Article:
As I look back on one of the most stressful years many of us have experienced in this profession, I realize that while the fear of the unknown, the addition of numerous safety and cleaning protocols, and the onslaught of constant changes were sources of incredible stress for my staff, there was one stressor that far outweighed them all…

The Fear of Not Making a Difference

That feeling that you are making a difference in the lives of children is one of the most rewarding aspects of being an educator. Sometimes you can see the difference through academic growth. You can see the gains a student has made in reading level or math competency. Other times, the differences are harder to spot, but either way, few teachers enter the profession without the goal of making a difference.

As our students were learning from a distance this year, it was harder to see the gains the students were making like you can when they are right beside you, reading to your or showing you their analysis of a science phenomenon. This was really hard on the teachers. Now that we have achieved a small sense of “normalcy” during this last month, instead of seeing teaching tiredly trudging to the end of May, I see a new spring in teachers’ step and can feel a renewed excitement.

Our staff is beginning to discuss plans for how to “catch kids up.” They are getting creative, thinking of new ways to teach basic skills while integrating a personal passion. While this pandemic has left us all reeling, it also has afforded us incredible resources (monetary and internal) for creating school experiences we’ve never been able to before! I personally hope I never take for granted the privilege I have been blessed with in getting to work with children IN PERSON. As we plan for what comes next, it’s exciting to dream about what we can do for the children and families in our community and how we can make a difference.

Let it go…

This pandemic has taught me that in order to embrace new ways of reaching our students we have to let go of practices and ways of teaching that, frankly, do not work and will not take us where we want to go with kids. Reliance on teachers’ ability to connect with students based on likability of the teacher doesn’t work as well in a virtual environment. Much of the humor and relationship building strategies that some teachers excel at in person, fall flat in Google Meets. Reliance on higher level students to keep a class discussion going doesn’t work when your class only has six hesitant and shy students because the rest of your students attend on the other hybrid days or are distance learners.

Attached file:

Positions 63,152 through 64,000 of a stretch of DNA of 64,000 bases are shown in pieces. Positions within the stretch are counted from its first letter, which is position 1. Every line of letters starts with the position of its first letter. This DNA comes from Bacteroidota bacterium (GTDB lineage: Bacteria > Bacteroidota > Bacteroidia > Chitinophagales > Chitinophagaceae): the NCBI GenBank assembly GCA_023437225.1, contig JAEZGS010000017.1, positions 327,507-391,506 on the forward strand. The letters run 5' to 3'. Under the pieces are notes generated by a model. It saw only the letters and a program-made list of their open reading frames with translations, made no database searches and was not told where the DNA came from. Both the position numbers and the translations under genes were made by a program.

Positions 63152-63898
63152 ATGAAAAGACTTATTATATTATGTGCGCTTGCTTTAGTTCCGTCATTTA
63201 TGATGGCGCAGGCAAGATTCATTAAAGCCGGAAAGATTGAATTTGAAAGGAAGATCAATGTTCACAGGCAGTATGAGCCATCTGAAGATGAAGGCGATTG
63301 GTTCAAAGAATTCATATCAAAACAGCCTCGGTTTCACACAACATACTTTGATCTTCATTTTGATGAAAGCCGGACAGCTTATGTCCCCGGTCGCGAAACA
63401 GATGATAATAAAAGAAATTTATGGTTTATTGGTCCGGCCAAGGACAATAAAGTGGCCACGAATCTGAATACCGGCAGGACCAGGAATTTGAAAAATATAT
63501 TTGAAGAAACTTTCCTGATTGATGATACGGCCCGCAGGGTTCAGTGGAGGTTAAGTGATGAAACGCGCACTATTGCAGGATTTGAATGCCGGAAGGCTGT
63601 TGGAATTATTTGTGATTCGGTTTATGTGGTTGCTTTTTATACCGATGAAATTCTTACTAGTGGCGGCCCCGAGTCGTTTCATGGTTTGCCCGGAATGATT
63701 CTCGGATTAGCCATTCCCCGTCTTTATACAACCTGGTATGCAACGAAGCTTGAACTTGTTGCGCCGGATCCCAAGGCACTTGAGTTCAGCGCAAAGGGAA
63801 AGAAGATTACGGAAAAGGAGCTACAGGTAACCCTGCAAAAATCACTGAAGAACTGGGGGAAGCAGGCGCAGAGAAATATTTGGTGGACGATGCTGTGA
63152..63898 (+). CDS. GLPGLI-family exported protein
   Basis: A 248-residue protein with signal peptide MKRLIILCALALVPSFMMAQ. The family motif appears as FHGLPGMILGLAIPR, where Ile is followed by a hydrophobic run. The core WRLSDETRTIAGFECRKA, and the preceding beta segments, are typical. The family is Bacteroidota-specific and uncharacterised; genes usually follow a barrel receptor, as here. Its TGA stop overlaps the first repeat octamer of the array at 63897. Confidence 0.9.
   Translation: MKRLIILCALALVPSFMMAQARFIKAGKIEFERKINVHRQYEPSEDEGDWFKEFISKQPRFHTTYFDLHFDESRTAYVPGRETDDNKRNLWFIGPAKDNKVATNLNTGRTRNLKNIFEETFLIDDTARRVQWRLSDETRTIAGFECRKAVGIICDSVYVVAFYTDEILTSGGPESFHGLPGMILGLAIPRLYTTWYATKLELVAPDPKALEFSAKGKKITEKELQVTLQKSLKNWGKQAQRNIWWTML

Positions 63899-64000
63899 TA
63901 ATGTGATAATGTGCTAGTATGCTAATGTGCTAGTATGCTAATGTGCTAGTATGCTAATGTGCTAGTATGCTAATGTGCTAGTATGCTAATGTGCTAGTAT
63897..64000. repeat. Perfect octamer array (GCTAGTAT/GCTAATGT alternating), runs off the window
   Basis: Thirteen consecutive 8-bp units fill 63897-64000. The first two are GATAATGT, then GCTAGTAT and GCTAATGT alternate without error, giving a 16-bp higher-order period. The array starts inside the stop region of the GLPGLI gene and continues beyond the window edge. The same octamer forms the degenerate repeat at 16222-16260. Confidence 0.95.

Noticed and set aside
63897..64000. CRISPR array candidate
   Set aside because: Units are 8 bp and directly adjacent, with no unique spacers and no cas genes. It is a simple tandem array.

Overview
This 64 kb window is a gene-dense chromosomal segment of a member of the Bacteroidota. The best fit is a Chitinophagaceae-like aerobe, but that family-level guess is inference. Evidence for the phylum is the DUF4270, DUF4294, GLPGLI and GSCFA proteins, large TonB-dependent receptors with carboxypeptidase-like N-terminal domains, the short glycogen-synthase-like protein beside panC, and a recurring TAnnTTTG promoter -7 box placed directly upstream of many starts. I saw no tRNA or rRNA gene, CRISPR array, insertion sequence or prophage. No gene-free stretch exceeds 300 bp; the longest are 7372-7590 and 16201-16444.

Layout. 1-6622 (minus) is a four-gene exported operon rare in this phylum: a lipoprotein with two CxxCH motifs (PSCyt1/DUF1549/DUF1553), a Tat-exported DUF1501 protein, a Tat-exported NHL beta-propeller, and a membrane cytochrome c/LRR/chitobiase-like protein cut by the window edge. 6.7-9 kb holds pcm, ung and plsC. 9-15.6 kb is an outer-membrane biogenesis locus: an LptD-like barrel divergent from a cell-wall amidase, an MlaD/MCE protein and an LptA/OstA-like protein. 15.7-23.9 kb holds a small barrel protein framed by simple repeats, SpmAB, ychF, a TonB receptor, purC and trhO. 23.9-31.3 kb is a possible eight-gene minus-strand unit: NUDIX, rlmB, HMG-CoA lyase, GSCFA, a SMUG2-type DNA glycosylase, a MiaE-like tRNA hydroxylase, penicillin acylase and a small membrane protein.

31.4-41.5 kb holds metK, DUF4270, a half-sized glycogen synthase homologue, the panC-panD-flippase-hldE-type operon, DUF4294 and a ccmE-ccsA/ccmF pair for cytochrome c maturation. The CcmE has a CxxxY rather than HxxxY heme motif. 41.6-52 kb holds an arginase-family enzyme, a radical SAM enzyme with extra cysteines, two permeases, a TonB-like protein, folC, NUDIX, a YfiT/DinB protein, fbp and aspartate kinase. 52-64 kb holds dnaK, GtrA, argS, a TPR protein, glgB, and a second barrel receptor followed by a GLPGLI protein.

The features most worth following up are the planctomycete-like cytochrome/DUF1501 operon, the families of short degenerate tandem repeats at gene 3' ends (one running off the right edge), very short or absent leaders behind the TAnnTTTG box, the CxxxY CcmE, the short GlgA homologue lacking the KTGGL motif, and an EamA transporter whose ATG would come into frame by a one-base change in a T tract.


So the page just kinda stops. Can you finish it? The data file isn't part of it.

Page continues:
In turn, I’ve had to let go of prior thinking of what constitutes quality teaching and learning. If teachers aren’t getting the results they expect to get with a strategy, then those teaching strategies are no longer acceptable. I’ve also had to accept that our teachers and students will be forever changed by the experience they have had this year. School as we know it will never be the same. In some ways that will be good, in other ways, not so much. Regardless, this change points to the need for me to revise my vision for where we need to head as a school. When considering where our school needs to head in terms of teaching practice and expectations, we must consider the ultimate question–What do our students really need to know and be able to do when they leave us?

When considering the question of the competencies we want our students to have, I see the need more than ever for us to let go. As we think about what is on the horizon for our students just in how they will be asked to demonstrate learning on changing state assessments, I am feeling the pull to provide deeper learning experiences for our students in our school. This will demand more than the DOK Level 1 and 2 knowledge that we have been able to get by with providing our students to enjoy the level of success we have had. It will be fortunate that we have all had lots of practice this year letting strategies that no longer work go. We will need that flexibility and willingness as we look toward what will be required from our Generation P (pandemic) students in our post-pandemic world.